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1CBIZ FRONT Lake City Reporter Week of Sunday, July 27-Aug. 2, 2014 www.lakecityreporter.com Section C Columbia, Inc. Your marketplace source for Lake City and Columbia County 1CColumbia Inc. PATIENT-FRIENDLY LOCATION LAUREL A.WARWICKE, M.D. Radiation Oncologist CANCER CARE EXPERTISE Dean McCarley, M.D. Bobby Harrison, M.D. Martin Holzman, M.D. Uma Iyer, M.D. Gainesville 352.331.0900 Lake City 386.755.0601 cccnf.com Back-to-school tax holiday coming TONY BRITT/ Lake City Reporter Tyler Lankford, a Star Tech Computer Center technician, adjusts an iMac all-in-one computer. Star Tech plans to extend back-to-school sales tax savings throughout August. JASON MATTHEW WALKER/ Lake City Reporter Belk sales associate Debbie Manchester checks out Priscilla Campbell and her daughter, Bailey, 9, who bought shoes on Friday. No sales tax next weekend on electronics, clothing, more By TONY BRITT and CARTER JACKSON Lake City Reporter L ocal merchants have increased their inventory and are ready for shoppers looking to take advantage of the annual sales tax holiday, whether theyre shopping for electronics, school supplies or clothing. The annual Back to School sales tax holiday is set for Aug. 1-3. Legislation was passed to create a three-day sales tax holiday that will begin at 12:01 a.m., Friday, August 1 and end at midnight, Sunday, August 3. During this period, no Florida sales tax or local option tax will be collected on sales of clothing, footwear, and certain accessories selling for $100 or less per item, on certain school supplies selling for $15 or less per item, and on the first $750 of the sales price for computers and certain computer-related accesso ries when purchased for noncommercial home or personal use. Personal computer-related accessories include: Keyboards, computer mice, per sonal digital assistants, monitors, other peripheral devices, modems, routers, and non-recreational software, regardless of whether the accessories are used in asso ciation with a personal computer base unit. Computer-related accessories do not include furniture or systems, devices, software, or peripherals that are designed or intended primarily for recreational use. Electronics Bryant D. Jennings, Star Tech Computer Center owner, plans to extend the sales tax holiday at his store for the entire month. We have done for several years a type of sale or amnesty sale where there will be no extra charge as the sales tax is set, he said. We do that for the whole month of August. That is a big deal and brings in a lot of people. I expect more traffic than last year because this is the second year the state has announced that computers and computer-related items have been added to the back to school sales tax holi day. Jennings said the reason the store does the sales tax amnesty for the whole month is because some people want to HOLIDAY continued on 2C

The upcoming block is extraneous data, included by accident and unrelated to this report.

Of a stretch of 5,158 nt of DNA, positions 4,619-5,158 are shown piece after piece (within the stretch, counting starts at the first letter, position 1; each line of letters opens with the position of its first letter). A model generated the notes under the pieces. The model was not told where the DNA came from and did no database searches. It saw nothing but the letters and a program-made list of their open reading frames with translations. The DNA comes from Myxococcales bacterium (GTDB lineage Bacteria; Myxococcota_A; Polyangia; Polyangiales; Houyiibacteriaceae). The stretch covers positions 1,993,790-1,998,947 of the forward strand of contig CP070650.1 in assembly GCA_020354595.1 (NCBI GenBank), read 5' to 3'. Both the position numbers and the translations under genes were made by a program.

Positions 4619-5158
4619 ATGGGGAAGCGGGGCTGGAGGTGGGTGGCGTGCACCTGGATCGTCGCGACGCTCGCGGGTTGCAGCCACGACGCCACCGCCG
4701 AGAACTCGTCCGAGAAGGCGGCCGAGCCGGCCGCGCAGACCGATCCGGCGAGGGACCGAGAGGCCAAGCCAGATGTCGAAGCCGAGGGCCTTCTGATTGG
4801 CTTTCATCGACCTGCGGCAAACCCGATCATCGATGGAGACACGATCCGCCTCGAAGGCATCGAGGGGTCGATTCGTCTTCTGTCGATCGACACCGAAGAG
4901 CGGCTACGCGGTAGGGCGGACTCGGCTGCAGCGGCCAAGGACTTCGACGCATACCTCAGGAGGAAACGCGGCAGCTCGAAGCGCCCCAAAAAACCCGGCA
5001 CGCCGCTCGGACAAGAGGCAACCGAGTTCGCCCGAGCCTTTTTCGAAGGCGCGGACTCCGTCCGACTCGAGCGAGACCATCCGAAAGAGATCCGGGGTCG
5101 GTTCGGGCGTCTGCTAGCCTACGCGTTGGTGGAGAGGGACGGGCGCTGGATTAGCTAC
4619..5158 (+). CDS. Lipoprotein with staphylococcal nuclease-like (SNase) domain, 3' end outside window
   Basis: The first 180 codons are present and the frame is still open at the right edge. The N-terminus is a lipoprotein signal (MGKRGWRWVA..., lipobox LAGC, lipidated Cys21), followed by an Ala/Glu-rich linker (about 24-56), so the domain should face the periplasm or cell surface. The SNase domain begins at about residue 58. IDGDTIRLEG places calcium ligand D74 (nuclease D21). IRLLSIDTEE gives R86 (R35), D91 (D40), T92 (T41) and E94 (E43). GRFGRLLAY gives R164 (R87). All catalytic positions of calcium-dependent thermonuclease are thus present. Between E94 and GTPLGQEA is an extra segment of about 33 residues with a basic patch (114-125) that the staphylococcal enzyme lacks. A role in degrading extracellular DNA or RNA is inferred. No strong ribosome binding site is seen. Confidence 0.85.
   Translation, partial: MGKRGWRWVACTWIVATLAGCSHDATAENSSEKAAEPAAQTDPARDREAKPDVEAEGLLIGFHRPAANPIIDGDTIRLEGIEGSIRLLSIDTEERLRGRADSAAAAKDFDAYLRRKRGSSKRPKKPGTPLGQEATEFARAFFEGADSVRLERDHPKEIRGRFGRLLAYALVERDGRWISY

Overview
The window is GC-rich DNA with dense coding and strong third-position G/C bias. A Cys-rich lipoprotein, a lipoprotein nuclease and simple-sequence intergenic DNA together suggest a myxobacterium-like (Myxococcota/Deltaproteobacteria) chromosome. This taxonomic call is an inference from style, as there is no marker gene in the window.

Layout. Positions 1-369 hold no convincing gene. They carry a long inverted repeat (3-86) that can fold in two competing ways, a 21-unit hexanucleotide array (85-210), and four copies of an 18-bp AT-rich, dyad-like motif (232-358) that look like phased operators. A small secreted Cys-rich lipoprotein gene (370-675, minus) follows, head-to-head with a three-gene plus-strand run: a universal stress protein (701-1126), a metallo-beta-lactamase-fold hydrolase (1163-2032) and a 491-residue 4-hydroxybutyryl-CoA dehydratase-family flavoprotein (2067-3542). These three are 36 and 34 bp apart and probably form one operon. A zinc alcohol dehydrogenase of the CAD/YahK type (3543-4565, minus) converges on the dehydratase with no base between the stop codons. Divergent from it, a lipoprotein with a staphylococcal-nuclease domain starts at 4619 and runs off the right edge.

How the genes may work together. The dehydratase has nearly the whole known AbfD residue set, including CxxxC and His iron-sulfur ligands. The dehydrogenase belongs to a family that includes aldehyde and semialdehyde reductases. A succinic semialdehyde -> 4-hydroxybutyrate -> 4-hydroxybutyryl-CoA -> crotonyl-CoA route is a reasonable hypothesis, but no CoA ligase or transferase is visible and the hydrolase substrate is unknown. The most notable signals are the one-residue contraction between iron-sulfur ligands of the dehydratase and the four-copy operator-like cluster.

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2C LAKE CITY REPORTER BUSINESS WEEK OF SUNDAY, JULY 27-AUG. 2, 20142CBIZ/MOTLEY Name That Company@kiXZ\dpiffkjYXZbkf(0). Xe[k_\?fkJ_fgg\ji\jkXliXekj% Kf[Xp#YXj\[`eDXipcXe[#@dX_fj$ g`kXc`kp^`Xekn`k_XYflk+#'''cf[^$ `e^gifg\ik`\jXe[e\Xicp.''#''' iffdj`e.)Zfleki`\jXe[k\ii`kfi`\j% DpYiXe[j`eZcl[\dpfne]cX^j_`g eXd\#Xcfe^n`k_I\eX`jjXeZ\?fk\cj# I\j`[\eZ\@ee#Jgi`e^?`ccJl`k\j#>Xpcfi[ ?fk\cjXe[K_\I`kq$:Xickfe%@nXjXg`f$ e\\i`eX`ic`e\ZXk\i`e^`ek_\(0*'jXe[k_\ \ok\e[\[$jkXpcf[^`e^Ylj`e\jj`ek_\(0/'j# Xe[\m\e\ek\i\[k_\Zil`j\Ylj`e\jj`e(0.)%@e (0,.@fg\e\[k_\nfic[j]`ijkdfkfi_fk\c%@iXb\ `eXYflk(*Y`cc`feXeelXccp%N_fXd@6Know the answer? Send it to us with Foolish Trivia on the top and you’ll be entered into a drawing for a nifty prize! card’s highest rate taking effect, or whether new purchases will face regular (or steep) interest charges while only the transferred balance enjoys the 0 percent rate. s"ESURETOCONSIDERALLTHECOSTS involved in transferring a bal-ance. Your new card may feature 0 percent interest, but it might also charge a balance transfer fee of between 3 percent and 5 percent. If you’re transferring $25,000 and are being charged a 4 percent fee, that’s a $1,000 charge. Make sure that your interest savings will make that cost worthwhile. Note, too, that you may need to have a good credit rating in order to qualify for a good balance-transfer deal. If you qualify and go for it, consider consolidating debt from several cards onto one low-rate card in order to simplify your finan-cial life. Check with your current lender, too — if you have a good record with them, you might get a lower interest rate just by asking. Learn much more about debt and credit at fool.com/how-to-invest and review some available cards at sites such as indexcreditcards.com and cardhub.com K_\Dfkc\p=ffcKXb\ 0ROFITS"REWINGStarbucks’ global empire features more than 20,000 stores, and its busi-ness is firing on all cylinders, offering little sign of market saturation or damage from competition. Even in the U.S., where Starbucks has reached a significant level of market penetrationsame-store sales increased by a vigor-ous 6 percent during the quarter that ended March 30. Total sales in the China/Asia-Pacific region jumped 24 percent in the quar-ter, with 174 net new store openings. China is on track to become Star-bucks’ largest market outside of the U.S., and the company’s international growth is just getting started. Starbucks is the leading mobilepayments retailer, with 14 percent of purchases now made with mobile phones. 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Send questions for Ask the Fool, Dumbest (or Smarte st) Investments (up to 100 words), and your Trivia entr ies to Fool@fool. com or via regular mail c/o this newspaper, attn: The Motley Fool. Sorry, we can’t provide individual financial advice Taken PrivateQWhat does it mean when a company is taken private? — L.J., Shenandoah, IowaAThink of how a company “goes public” via an initial public offering (IPO), selling a chunk of itself in shares on the stock market. Companies can go in the opposite direction, too, becoming private again if their shares are bought back and no longer trade publicly. In 2011, Hugh Hefner took his company, Playboy Enterprises, private in a $207 million deal. In an effort to regain control over the company, and presumably because he thought its stock was underval-ued, Hefner offered shareholders a premium over the going price. He had to raise his bid, too, to deflect other bidders. Last year, Michael Dell, in partnership with a private equity firm, took his struggling computer com-pany, Dell, private in a far-bigger, $25 billion deal. And right now, lululemon athletica founder Chip Wilson is looking into taking his company private, as well. ***QIs “buy and hold” the best investment strategy? — K.V., Greenville, North CarolinaASuper-investor Warren "UFFETTHASSAIDTHATHIS favorite time to sell is “never.” "UTSUCCESSFULINVESTING isn’t as simple as just never selling. Many have made mil-lions by holding shares of great companies for decades, through ups and downs. Think of it as buying to hold. In other words, don’t buy a stock and then just blindly hold it for years. You need to check up on your holdings regularly. Fortunes can change, even for the best companies. So carefully select promising companies, intending to hang on for the long term — as long as they remain healthy and growing.Got a question for the Fool? 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The fine print can alert you to possible problems, such as if a single late payment will trigger the 2014 T HE M OTLEY F OOL /D IST BY U NIVERSAL U CLICK 7/24 get a great deal but other-wise can’t because their paychecks don’t come in during the few short days of the state sales tax holi-day. “We do the whole month so people aren’t left hang-ing,” he said. “We also allow customers to use layaway holding that keeps the sales tax amnesty the exact same.” Jennings said customers making back to school tax holiday purchases mostly buy portable electronics. He said the store usually sells some desktop com-puters, but most of the people who come during the event will buy tablets, laptops and smaller devic-es for their kids. With the $750 cut-off line, Jennings said the store attempts to give con-sumers the most for their money. “Everything that we sell under the $750 cut-off mark is in incred-ible condition,” he said. “Everything else is the top-of-the-line equipment like gaming centers or brand new material. We will specifically build machines that hit the $749 mark, that way people can still get the top-of-the-line material and get the best deal off the sales tax amnesty. The $750 mark covers most everything in our store. Once you get in to the hundreds of dollars on a machine, the sales tax really starts to make an impact on how much you pay. That is why we do this for the entire month.” Jordan Brian, owner of Florida Cell Repair, also said the sales tax holi-day was a good time for consumers to purchase phones as well as tab-lets and other electronic devices. “We are excited about doing this for Lake City and Fort White,” he said. “This is a good time to buy phones and tablets from Florida Cell Repair. We are excited about this weekend seeing that we will also be having more sales to go along with our products.” During the sales tax holiday, no tax is due on the sale or purchase of any school supply item with a selling price of $15 or less per item.ClothingFor clothing no tax is due on the sale or pur-chase of any article of clothing, wallet, or bag, including handbags, back-packs, fanny packs, and diaper bags (excluding briefcases, suitcases, and other garment bags) with a selling price of $100 or less per item. Bob Smith, Smitty’s Western Store owner, said the sales tax holiday is a great break for everyone. “Everyone who needs help or just wants to take advantage of this opportu-nity should do it,” Smith said. “Above all, I think this is great for the com-munity. It is a great time for people to shop local because the local com-panies they are going to have more leeway with their sales on top of the tax break. The officials in Tallahassee did a great job of being conscientious of those who are in need and giving everyone a break in these recovering times. This tax break and Christmas are great times for mom and pop stores to give back to communi-ties.” Smith said the tax holiday is great because you can save the sales tax for every item that sells for under $100. “It used to be $50 but has since been raised,” he said. “As a company, we will probably have 90 percent of the store on sale on top of the sales tax holiday, so the savings for those who need it and those who want to take advantage are going to be incredible.” Smith is looking forward to the event. “As a store, we are very community oriented,” he said. “That is why I am so excited about this tax holiday is because it is for our community. That is why people should stay and shop local. It is very important for people to be aware of this holiday. If you don’t know about it, then you can’t take advan-tage of it.” Jason Zink, Belk manager, said the sales tax holiday usually draws additional shoppers to the store. “During the back to school sales tax holiday, it gets pretty wild around here,” he said. “It doubles our usual Saturday busi-ness. These days are going to be great for everyone. The sales tax holiday is not specific to kids or to adults with kids but any-one who needs clothing items can come by and use this opportunity.” In addition to the sales tax event, Zink said the store has many other dis-counts. “Every $30 purchase, you get $10 off,” he said. “We are going to have a lot of door-busters as well. This is definitely the best time to shop.” Belk has also partnered with the United Way of Suwannee Valley to give back to the community through the event. “We are partnering with United Way on these dates (August 1-3) for a jean drive,” Zink said. “When you donate your gently used or new jeans, you get $5 off in the store. The cool thing about this jean drive is that these jeans are going to local teenagers in the commu-nity.” HOLIDAYContinued From 1C Lockout looms as Met contracts set to expireBy MIKE SILVERMANAssociated PressNEW YORK — Figaro might not be getting married anytime soon. Mimi and Rodolfo might not fall in love in that cold Parisian garret. And Macbeth might never murder his way to the throne. That’s the bleak scenario at the Metropolitan Opera, where fractious labor negotiations threaten to disrupt the new season for the first time in more than 30 years. This week, the company’s general manager, Peter Gelb, vowed to lock out union members — cutting off pay and health insurance — unless they settle before contracts expire July 31. And that seems unlikely, given that the Met and unions representing the orches-tra and chorus are only now sitting down to serious negotiations on management’s demands for pay and benefit concessions averaging 16 percent to 17 percent. Unions for stagehands and other backstage work-ers have been meeting with management but remain far from agreement. The Met says deep cuts are essential if the company is to avert financial ruin, while the unions say the money problems have result-ed from Gelb’s bad management and could be addressed by cost savings that include fewer and less lavish new productions. “We need to impose a lockout because otherwise we have no ability to make them take this seriously,” Gelb said in an inter-view Thursday. “The short-term pain is something we’d have to live with in order to provide long-term survival.” Joe Hartnett, who is coordinating negotiations for six units of the International Alliance of Theatrical Stage Employees, counters: “We are willing to tighten our belts if Peter Gelb is willing to cut up his credit cards. It’s more than just our labor costs that’s the problem.” The last time there was a work stoppage at the Met, in 1980, the company locked out its unions for 11 weeks. The orchestra players eventually won their demand that they be required to play only four perfor-mances a week instead of five, but the cur-tailed season didn’t open until December (symbolically, not with an opera but with a performance of Mahler’s “Resurrection” symphony). It’s unclear how long a lockout might last this time, but it could hamper prepara-tions for the season, which is set to open Sept. 22 with a new production of Mozart’s “The Marriage of Figaro,” followed on con-secutive nights by Puccini’s “La Boheme” and Verdi’s “Macbeth.” The Met is unique among American opera companies in both the length of its season (seven performances a week from September to May) and the size of its house (3,800 seats and an additional 200 standing room spots). The way Gelb sees it, the Met is facing a crisis brought on by declining attendance and “donor fatigue,” the unwillingness of wealthy supporters to keep providing unlimited support for a failing institution. Last season the company reported a deficit of $2.8 million on a budget of more than $300 million, of which more than $200 million went for pay and benefits to the Met’s unions and its principal singers. That deficit might not sound like a lot, but Gelb said it “could have easily been $20 million to $30 million if I had not been calling up our donors and getting them to fill the gap.” If the unions would agree to concessions, Gelb said, the savings of more than $30 million annually would inspire the board to carry through a plan to double the company’s relatively anemic endow-ment of $253 million and guarantee future financial security. Gelb said he won’t cut union members’ base pay, but wants to trim “high-end” health and pension benefits and eliminate “excessive work rules that trigger over-time on a daily basis.” As an example of inflated pay, the Met has cited singers in its chorus making $200,000 a year. But Alan S. Gordon, executive direc-tor of the American Guild of Musical Artists, which represents chorus members, called that figure misleading. He said their base salary is $104,000, “and everything else is overtime caused by his productions. He wants us to work overtime with no pay.”